The global pandemic has shown the importance of contingency plans for packaging procurement

This time last year, procurement professionals were beginning to contend with disruptions brought on by the COVID-19 pandemic. The global catastrophe would turn 2020 into a year plagued with uncertainty and delay. According to a recent survey, nearly 75% of companies report supply chain disruptions in some capacity due to coronavirus-related transportation restrictions. 

The ripple effect of these disruptions left many organizations re-examining their expectations for the future in more ways than one. In the same survey, 16% of the companies reported downward adjustments to their revenue targets as a direct result of coronavirus disruptions一down about 5.6%, on average.

Despite a challenging year, many procurement managers are approaching the new year with optimism and a supply chain contingency plan to prepare for a post-pandemic future. The challenge is turning the lessons learned last year into a resilient and adaptable packaging procurement strategy for 2021 and beyond.

5 Steps to Pandemic-Proof Your Packaging Procurement

Step 1: Create Transparency for Your Supply Chain Contingency Plan

The key to creating a supply chain contingency plan is knowing where the risk exists. It’s impossible to spot vulnerabilities without a good understanding of what your entire packaging supplier network looks likeChances are, your supplier network extends far beyond Tier 1.

Ultimately, this necessitates a readiness and risk assessment of your current packaging suppliers. Reliable quantitative and qualitative data from your Tier 1 suppliers will play a critical role in this risk assessment, so be prepared to ask direct questions about their supplier networks to identify possible vulnerabilities.

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Step 2: Estimate available inventory within your supply chain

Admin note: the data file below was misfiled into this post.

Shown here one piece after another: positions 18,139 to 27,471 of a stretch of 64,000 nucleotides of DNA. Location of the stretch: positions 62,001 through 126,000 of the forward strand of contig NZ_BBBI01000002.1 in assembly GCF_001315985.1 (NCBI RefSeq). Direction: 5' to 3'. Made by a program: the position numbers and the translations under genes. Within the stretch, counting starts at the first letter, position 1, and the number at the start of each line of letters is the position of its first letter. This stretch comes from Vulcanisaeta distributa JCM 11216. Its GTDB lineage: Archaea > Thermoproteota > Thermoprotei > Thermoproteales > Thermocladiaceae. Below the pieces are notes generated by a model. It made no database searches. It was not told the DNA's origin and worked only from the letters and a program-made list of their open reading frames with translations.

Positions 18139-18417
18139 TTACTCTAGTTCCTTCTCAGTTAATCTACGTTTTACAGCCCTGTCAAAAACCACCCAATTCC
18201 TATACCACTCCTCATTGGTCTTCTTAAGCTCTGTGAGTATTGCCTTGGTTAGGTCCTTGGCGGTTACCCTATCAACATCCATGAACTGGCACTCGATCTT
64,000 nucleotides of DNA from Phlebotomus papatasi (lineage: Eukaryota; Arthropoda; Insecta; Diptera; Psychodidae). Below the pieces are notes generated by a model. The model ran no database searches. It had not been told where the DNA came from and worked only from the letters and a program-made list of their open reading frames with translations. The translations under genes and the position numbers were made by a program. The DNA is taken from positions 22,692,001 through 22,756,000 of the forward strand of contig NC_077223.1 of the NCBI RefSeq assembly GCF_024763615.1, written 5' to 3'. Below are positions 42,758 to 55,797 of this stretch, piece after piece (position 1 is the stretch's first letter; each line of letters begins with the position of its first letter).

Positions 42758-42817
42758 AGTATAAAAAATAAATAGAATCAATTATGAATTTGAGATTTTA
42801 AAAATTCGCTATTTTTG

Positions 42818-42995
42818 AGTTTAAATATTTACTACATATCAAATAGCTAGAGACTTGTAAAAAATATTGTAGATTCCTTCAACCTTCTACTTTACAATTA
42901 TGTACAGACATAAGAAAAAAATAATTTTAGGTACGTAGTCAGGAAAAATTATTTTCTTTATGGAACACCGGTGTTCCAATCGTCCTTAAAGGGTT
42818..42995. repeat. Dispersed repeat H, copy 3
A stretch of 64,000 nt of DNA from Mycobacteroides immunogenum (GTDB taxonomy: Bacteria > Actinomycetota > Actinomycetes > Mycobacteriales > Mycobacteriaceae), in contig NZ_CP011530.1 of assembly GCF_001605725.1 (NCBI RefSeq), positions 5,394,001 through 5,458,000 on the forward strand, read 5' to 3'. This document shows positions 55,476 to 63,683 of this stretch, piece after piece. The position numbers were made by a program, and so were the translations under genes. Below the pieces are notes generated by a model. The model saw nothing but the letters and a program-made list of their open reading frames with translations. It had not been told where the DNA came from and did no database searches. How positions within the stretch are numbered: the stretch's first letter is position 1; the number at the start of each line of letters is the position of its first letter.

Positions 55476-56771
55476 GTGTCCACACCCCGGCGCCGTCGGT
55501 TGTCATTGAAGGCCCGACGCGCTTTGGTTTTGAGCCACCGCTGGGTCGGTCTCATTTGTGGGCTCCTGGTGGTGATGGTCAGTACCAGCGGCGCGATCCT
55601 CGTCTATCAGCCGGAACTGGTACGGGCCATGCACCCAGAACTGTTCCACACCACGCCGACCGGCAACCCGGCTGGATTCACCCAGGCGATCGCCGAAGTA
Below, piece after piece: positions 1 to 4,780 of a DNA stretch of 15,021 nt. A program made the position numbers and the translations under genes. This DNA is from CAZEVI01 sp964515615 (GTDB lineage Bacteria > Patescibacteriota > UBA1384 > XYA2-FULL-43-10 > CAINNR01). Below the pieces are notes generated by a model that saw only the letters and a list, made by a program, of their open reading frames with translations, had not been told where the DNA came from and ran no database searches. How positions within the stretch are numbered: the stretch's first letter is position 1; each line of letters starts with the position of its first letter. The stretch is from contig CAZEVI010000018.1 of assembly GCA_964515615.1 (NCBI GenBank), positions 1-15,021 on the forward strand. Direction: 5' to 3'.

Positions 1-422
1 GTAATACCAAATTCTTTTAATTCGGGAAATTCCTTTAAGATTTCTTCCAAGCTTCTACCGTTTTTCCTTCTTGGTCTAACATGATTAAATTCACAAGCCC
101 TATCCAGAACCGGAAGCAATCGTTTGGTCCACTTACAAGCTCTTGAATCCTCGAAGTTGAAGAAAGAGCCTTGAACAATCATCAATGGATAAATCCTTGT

In the years that follow the COVID-19 pandemic, disruptions within your supply chain will be inevitable. Your supply chains will need to be capable of operating despite the unexpectedIn some cases, that means relying on packaging inventory along the value chain. 

When gathering data at this stage, consider the following:

1. Materials or packaging in transit

2. Finished packaging held for sales, QA or testing 

3. Stock with distributors and dealers

Step 3: Assess realistic final-customer demand and adjust your packaging strategy accordingly

The COVID-19 pandemic was a jarring introduction to the bullwhip effect  for many packaging stakeholders caught off guard by unexpected fluctuations in consumer demand. These fluctuations proved to be a massive challenge for packaging decision-makers, all of whom lacked historical data on which to base adjustments to their pandemic-era procurement strategy.

Navigating these new industry challenges requires a better understanding of what constitutes a true versus artificial shift in consumer demand in your organization, along with the metrics that are best equipped to help you analyze and develop strategy against it. 

In the absence of a reliable demand signal, there are a variety of internal data sources that can help you assess future consumer demand, including (but not limited to):

1. Recent sales and shipment data

2. Direct-to-consumer communication channels

3. Post-purchase and customer support data

Step 4: Optimise your production and distribution capacity to ensure employee safety

Optimising your packaging supply chain amid an ongoing pandemic begins with ensuring employee safety. In scenarios when working from home is not an option (as is the case with many essential warehousing role this might necessitate the supply of personal protective equipment (PPE) or enhanced disinfection processes to keep employees safe while at work on-site. 

Step 5: Identify and secure logistics capacity and optimise your packaging strategy where possible

An erratic 2020 proved to be a stress test for logistics and supply chains alike, as unprecedented shifts in buying patterns gave rise to a proliferation of same-day delivery startups and added new layers of complexity (and competition) to shipping logistics.

For instance, shifting logistics challenges amid the COVID-19 pandemic have given rise to fluctuating freight shipping surcharges that drive up operational costs and eat up profits. 
Smarter design choices about package right-sizing and light-weightin can drastically reduce freight costs  and better position your organisation to negotiate shipment priority with logistics providers. 

Packaging procurement plays a crucial role  in your organisation’s COVID-19 continuity plan. Your ability to adapt and respond to unexpected changes in your packaging supply chain could have a significant cost-saving impact on your company when it’s needed most. The cost of unoptimised packaging is profound, so consider how investing in your packaging procurement strategy now could position you for significant savings down the line. In addition to cost benefits, having a reliabl